Msimango danced his truth with more eloquence than the most crafty journalistic process could draw out with any set of questions. During our interview, Msimango had tried to tell me about growing up in Seshego in Limpopo before moving to Soshanguve in the north of Tshwane. By the time of his death, he was looking after his ailing twin brother at the family home in Block B-B.
Msimango also told tales of his time touring with the late Busi Mhlongo, when she was approaching the end of her career. “Me and my brother travelled with her and danced for her on stage. She was like our mother. The whole band was her like her children,” Msimango remembered, grinning like a boy being proud of a good run.
A few days before he died, Msimango “complained about some pain in his ear. He went to the clinic and they gave him some pills and he was fine. He then went to sleep. He didn’t wake up again,” Chauke recalled: “It’s a strange thing, he was so alive!”
Jazz appreciation stokvel
The ethereal subaltern vitality of Msimango’s moves fly in the face of clichés about sanctioned history, place and creative prominence. Consider that dust-bitten neighbourhoods like Hammanskraal appear on no list of jazz centres of the world. Just as London’s Ronnie Scott’s Jazz Club or New York’s Village Vanguard has never had to share a sentence with Mmakau Community Hall in Ga-Rankuwa or the Ga-Rankuwa YMCA. But, that’s a function of capital. Like how big money is wont to buy itself some hipster sheen even as it keeps its high walls and guards at the gate.
However, on any given Sunday of a payday weekend, subaltern townships in Mzansi come alive with a uniquely inspired jazz experience. A uniquely South African institution, the jazz appreciation stokvel convenes factory floor labourers, retail sector staffers and other members of the working class. Dressed to the nines, they come to dance; to heal bodies beaten by weeks of work. With beer in their bellies and bold bravado in their bones, they dare to claim their being with a rare elegance and some revelry.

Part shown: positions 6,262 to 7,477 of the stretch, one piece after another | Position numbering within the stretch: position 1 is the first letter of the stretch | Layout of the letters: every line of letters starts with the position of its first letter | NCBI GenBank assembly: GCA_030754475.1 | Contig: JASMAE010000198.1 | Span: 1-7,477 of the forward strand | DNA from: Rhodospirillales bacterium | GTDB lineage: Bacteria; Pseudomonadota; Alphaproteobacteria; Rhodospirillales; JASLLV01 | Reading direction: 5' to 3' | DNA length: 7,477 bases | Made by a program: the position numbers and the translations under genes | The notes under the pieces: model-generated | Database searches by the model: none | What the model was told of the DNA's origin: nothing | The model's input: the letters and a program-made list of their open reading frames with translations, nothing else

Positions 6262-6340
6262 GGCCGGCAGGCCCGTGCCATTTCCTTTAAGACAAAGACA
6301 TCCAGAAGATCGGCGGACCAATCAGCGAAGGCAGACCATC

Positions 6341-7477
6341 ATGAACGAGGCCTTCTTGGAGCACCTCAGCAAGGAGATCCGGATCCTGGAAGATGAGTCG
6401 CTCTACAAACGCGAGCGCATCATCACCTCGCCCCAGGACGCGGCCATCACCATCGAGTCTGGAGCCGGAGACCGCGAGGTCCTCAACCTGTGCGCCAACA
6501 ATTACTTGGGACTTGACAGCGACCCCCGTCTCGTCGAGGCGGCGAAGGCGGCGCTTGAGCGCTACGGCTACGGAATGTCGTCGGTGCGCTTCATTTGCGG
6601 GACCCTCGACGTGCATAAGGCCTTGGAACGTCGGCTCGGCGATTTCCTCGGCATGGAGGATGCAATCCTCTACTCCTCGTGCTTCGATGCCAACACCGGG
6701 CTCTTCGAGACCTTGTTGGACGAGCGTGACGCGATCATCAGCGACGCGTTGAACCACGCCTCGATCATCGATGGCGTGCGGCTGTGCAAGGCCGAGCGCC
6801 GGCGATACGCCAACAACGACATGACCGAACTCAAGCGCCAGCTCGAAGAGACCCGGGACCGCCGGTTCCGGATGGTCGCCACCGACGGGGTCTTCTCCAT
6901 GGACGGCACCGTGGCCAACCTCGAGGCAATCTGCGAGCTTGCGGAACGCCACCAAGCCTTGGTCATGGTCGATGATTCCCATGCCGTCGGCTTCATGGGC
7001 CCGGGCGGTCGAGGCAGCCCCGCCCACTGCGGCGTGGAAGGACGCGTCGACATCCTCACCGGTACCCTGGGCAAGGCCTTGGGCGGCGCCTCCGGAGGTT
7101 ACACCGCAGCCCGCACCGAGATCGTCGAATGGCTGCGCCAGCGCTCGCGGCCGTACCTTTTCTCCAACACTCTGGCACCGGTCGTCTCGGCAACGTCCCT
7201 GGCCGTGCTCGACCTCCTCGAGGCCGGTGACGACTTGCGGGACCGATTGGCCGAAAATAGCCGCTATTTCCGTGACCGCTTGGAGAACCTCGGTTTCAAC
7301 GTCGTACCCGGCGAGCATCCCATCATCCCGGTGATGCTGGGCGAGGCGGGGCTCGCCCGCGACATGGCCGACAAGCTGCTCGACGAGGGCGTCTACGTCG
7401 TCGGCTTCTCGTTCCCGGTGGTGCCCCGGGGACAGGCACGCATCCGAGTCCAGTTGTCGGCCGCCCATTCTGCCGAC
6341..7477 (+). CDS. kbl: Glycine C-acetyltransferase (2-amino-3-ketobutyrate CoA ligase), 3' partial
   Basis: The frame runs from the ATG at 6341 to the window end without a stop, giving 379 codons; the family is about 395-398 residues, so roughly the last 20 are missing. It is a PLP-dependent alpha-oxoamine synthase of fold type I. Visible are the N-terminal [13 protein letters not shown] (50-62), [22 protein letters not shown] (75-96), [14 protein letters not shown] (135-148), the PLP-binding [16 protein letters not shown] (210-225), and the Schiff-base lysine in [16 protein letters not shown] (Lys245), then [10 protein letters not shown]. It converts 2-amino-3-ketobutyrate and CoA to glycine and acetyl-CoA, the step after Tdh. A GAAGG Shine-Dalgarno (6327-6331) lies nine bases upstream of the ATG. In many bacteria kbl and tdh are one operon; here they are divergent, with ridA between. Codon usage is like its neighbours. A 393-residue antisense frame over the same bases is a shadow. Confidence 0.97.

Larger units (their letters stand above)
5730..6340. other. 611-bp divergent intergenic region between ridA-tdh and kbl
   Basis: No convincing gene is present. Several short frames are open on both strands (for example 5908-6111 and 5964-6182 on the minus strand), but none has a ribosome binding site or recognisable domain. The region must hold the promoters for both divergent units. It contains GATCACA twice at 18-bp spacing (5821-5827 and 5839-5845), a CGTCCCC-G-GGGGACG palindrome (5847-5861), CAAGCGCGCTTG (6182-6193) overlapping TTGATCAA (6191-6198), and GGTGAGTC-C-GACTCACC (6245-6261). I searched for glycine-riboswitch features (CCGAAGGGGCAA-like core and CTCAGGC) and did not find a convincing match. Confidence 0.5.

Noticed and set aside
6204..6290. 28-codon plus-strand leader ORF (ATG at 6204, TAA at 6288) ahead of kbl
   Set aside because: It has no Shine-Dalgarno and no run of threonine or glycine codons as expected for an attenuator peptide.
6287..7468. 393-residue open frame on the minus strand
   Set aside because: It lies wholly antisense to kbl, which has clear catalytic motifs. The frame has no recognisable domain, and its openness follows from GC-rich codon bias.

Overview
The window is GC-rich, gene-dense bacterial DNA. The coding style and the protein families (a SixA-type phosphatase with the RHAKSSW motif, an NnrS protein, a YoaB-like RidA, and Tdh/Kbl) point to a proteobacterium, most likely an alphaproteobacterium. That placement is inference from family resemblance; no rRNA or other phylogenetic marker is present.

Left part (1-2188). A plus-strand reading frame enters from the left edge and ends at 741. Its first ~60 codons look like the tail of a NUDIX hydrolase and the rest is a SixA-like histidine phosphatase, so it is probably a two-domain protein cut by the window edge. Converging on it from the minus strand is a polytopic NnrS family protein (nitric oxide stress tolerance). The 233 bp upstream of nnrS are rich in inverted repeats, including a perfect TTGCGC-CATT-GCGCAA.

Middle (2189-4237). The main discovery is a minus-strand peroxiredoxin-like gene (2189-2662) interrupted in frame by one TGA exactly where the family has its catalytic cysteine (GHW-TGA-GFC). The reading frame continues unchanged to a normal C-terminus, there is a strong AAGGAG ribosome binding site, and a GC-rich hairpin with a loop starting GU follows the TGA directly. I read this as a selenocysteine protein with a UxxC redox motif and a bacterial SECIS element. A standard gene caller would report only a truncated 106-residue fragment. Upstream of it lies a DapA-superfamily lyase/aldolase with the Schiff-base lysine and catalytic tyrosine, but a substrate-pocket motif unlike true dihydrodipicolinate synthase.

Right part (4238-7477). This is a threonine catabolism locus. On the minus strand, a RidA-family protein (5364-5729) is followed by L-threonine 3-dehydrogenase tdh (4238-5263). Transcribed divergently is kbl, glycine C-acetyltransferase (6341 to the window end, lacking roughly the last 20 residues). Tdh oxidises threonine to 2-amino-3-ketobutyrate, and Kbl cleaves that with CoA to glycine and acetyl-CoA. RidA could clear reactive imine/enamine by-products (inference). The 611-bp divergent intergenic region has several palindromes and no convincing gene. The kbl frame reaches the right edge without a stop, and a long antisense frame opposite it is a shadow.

At each gathering, the host, or the chosen selector for the session, plays music from his personal collection of records. His taste defines the session, until it’s someone else’s turn to play. In a good session, there’s a band, but there are always dancers – dikas who dare to step into the centre of the floor and showcase personal grammars of gestured meaning and express themselves for all to see.
The gifted dancer as soloist improviser is a feature of black vernacular culture beyond the jazz session, though. The working women and men’s body as a site of gestured text comes alive during protest and toyi-toyi, too. The mass movement of marchers will often chant their call and response indignations. All the while, moved by the spirit, one among them will take to the front of the line to improvise gestures in the vernacular of our cultures of protest to affirmations of hand claps and whistles to urge him on.
It’s a ritual comparable to that of traditional war regiments of old with what the AmaZulu called, uku-Ghiya. In this way, our contemporary jazz pantsula’s penchant for personally perfected modes of expression is connected to a long history of movement as meaning.
It’s something akin to what Ralph Ellison observes when he writes of “the vernacular as a dynamic process in which the most refined styles from the past are continually merged with the play-it-by-eye-and-by-ear improvisations which we invent in our efforts to control our environment and entertain ourselves. This is not only in language and literature, but … in music, dance, and technology. In it, the styles and techniques of the past are adjusted to the needs of the present, and in its integrative action the high styles of the past are democratised. From this perspective the vernacular is … a gesture toward perfection.”